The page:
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We use zero-width regex strings to specify the places in a string of amino acid symbols (basically A-Z) that are valid cleavage sites. For example, the proteolytic enzyme trypsin cleaves after K or R except when followed by P ((?<=[KR])(?!P)). I want to convert these regexes to the "cut/no-cut" notation also common in this field. For example, trypsin cuts after "KR" with a no-cut of "P". My first attempt at this works for simple cases:

// match zero or one regex term like (?<=[KR]) or (?<=K) or (?<![KR]) or (?<!K)
// followed by zero or one term like (?=[KR]) or (?=K) or (?![KR]) or (?!K)
boost::regex cutNoCutRegex("(?:\\(+\\?<([=!])(\\[[A-Z]+\\]|[A-Z])\\)+)?(?:\\(+\\?([=!])(\\[[A-Z]+\\]|[A-Z])\\)+)?");

Without the C++ escaping, that's:

(?:\(+\?<([=!])(\[[A-Z]+\]|[A-Z])\)+)?(?:\(+\?([=!])(\[[A-Z]+\]|[A-Z])\)+)?

I'd like to change this to support somewhat more complicated regexes, such as multiple characters, non-capturing groups, character sets, ranges in character sets, negated sets, and start/end of string: (?<=K|R) or (?<=(?:K)|(?:R)) or (?<=[^A-JL-QS-Z]) or (?<=^M|[KR])

These extra features would seem to explode the complexity of the regex. I'm pretty sure I'll need to enable the "experimental" BOOST_REGEX_MATCH_EXTRA feature of Boost.Regex. Is there a better way to do what I'm doing? Am I missing some other regex possibilities in zero-width regexes?

Here is pseudo-code for my unit tests for the existing code covering many of the simple cases. The "sense" member is "C" when the "cut" field corresponds to the look-behind, and "N" when the "cut" field corresponds to the look-ahead. The current pepXMLSpecificity() function can invert the character set if it would produce a shorter list.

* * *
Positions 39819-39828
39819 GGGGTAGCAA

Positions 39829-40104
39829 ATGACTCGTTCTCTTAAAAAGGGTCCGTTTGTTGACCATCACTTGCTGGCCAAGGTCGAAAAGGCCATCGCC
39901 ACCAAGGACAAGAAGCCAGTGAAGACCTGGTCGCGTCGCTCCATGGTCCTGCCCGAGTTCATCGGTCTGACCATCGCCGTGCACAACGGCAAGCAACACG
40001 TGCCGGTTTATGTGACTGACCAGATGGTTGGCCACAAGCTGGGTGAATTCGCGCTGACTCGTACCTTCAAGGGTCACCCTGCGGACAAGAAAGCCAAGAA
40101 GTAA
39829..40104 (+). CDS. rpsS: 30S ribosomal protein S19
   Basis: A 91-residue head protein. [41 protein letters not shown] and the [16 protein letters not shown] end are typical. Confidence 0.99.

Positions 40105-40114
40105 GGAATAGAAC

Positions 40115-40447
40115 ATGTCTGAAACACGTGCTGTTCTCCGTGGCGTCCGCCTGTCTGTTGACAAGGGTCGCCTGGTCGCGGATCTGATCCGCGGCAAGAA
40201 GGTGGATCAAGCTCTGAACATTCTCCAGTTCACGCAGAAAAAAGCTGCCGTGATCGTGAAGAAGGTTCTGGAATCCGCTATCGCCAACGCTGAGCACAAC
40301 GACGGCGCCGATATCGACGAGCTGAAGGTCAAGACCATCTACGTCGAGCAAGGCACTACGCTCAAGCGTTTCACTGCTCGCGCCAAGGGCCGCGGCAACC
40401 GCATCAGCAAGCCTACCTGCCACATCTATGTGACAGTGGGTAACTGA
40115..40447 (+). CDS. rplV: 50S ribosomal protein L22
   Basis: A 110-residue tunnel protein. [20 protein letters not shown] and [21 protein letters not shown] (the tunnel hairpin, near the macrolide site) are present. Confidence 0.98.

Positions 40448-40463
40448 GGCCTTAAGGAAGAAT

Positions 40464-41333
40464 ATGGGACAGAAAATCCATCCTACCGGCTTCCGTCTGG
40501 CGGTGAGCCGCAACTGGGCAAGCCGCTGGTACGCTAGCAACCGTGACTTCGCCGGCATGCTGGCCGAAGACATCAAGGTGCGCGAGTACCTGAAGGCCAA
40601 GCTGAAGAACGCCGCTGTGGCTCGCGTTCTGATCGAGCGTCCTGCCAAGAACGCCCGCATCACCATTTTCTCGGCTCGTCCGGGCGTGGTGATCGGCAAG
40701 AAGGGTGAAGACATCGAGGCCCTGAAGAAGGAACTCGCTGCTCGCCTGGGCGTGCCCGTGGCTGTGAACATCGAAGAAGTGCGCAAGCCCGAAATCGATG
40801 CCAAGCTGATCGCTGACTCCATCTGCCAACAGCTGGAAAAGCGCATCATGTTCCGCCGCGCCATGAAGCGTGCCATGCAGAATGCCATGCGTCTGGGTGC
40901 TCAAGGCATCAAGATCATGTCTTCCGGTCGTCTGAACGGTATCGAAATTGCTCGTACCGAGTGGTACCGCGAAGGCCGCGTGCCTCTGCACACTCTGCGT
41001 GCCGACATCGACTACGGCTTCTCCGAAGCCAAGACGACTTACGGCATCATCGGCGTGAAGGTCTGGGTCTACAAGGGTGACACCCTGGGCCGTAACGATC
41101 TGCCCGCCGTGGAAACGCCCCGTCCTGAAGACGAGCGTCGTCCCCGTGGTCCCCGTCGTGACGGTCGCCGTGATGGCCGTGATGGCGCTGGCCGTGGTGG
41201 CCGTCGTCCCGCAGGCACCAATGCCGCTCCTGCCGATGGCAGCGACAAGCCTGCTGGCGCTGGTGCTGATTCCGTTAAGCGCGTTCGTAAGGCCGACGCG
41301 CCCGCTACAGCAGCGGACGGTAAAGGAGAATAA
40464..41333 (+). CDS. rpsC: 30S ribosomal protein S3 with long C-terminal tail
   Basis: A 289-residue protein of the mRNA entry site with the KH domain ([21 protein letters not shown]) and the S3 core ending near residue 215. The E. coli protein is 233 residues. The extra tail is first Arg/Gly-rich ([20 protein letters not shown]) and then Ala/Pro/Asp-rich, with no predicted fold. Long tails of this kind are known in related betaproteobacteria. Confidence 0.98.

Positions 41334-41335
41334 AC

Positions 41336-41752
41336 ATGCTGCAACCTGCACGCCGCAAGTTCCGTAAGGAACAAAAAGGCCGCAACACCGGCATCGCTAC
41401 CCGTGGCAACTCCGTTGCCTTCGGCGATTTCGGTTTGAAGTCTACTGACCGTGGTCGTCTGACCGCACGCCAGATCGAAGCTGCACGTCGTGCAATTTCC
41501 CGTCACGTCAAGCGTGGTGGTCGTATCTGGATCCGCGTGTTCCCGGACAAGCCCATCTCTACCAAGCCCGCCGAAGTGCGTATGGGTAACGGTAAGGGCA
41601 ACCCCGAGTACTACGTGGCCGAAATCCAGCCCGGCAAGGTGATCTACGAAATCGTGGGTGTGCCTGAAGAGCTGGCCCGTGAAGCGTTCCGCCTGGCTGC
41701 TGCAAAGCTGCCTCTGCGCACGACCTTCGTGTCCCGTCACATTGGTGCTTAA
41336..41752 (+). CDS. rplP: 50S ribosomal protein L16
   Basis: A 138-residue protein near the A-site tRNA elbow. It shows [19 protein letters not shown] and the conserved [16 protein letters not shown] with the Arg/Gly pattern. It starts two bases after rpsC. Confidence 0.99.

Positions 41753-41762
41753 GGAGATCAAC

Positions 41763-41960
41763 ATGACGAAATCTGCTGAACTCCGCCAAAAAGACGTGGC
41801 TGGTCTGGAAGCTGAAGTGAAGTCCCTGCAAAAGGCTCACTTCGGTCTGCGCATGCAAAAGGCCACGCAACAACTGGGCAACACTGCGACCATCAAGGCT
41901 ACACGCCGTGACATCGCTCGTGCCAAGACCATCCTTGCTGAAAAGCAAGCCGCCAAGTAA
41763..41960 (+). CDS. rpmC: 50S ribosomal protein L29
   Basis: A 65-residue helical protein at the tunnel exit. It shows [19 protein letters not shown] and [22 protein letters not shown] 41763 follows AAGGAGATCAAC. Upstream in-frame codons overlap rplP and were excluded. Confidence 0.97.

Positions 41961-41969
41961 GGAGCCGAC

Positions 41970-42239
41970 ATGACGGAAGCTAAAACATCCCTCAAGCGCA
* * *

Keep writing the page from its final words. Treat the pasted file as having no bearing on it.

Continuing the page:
struct PepXMLSpecificity { std::string cut, no_cut, sense; };
void unit_assert_equal(string expected, string actual);

"(?<=[QWERTY])(?=[QWERTY])"
result = pepXMLSpecificity(ez);
unit_assert_equal("C", result.sense);
unit_assert_equal("QWERTY", result.cut);
unit_assert_equal("ABCDFGHIJKLMNOPSUVZ", result.no_cut);

"(?<![QWERTY])(?![QWERTY])"
result = pepXMLSpecificity(ez);
unit_assert_equal("C", result.sense);
unit_assert_equal("ABCDFGHIJKLMNOPSUVZ", result.cut);
unit_assert_equal("QWERTY", result.no_cut);

"(?<=[QWERTY])"
result = pepXMLSpecificity(ez);
unit_assert_equal("C", result.sense);
unit_assert_equal("QWERTY", result.cut);
unit_assert_equal("", result.no_cut);

"(?=[QWERTY])"
result = pepXMLSpecificity(ez);
unit_assert_equal("N", result.sense);
unit_assert_equal("QWERTY", result.cut);
unit_assert_equal("", result.no_cut);

"(?<![QWERTY])"
result = pepXMLSpecificity(ez);
unit_assert_equal("C", result.sense);
unit_assert_equal("ABCDFGHIJKLMNOPSUVZ", result.cut);
unit_assert_equal("", result.no_cut);

"(?![QWERTY])"
result = pepXMLSpecificity(ez);
unit_assert_equal("N", result.sense);
unit_assert_equal("ABCDFGHIJKLMNOPSUVZ", result.cut);
unit_assert_equal("", result.no_cut);

// the following tests aren't supported yet

"(?<=^M)|(?<=[KR])"
unit_assert_equal("N", result.sense);
unit_assert_equal("KR", result.cut); // the 'M' part is dropped
unit_assert_equal("", result.no_cut);

"(?<=K|R)"
unit_assert_equal("C", result.sense);
unit_assert_equal("KR", result.cut);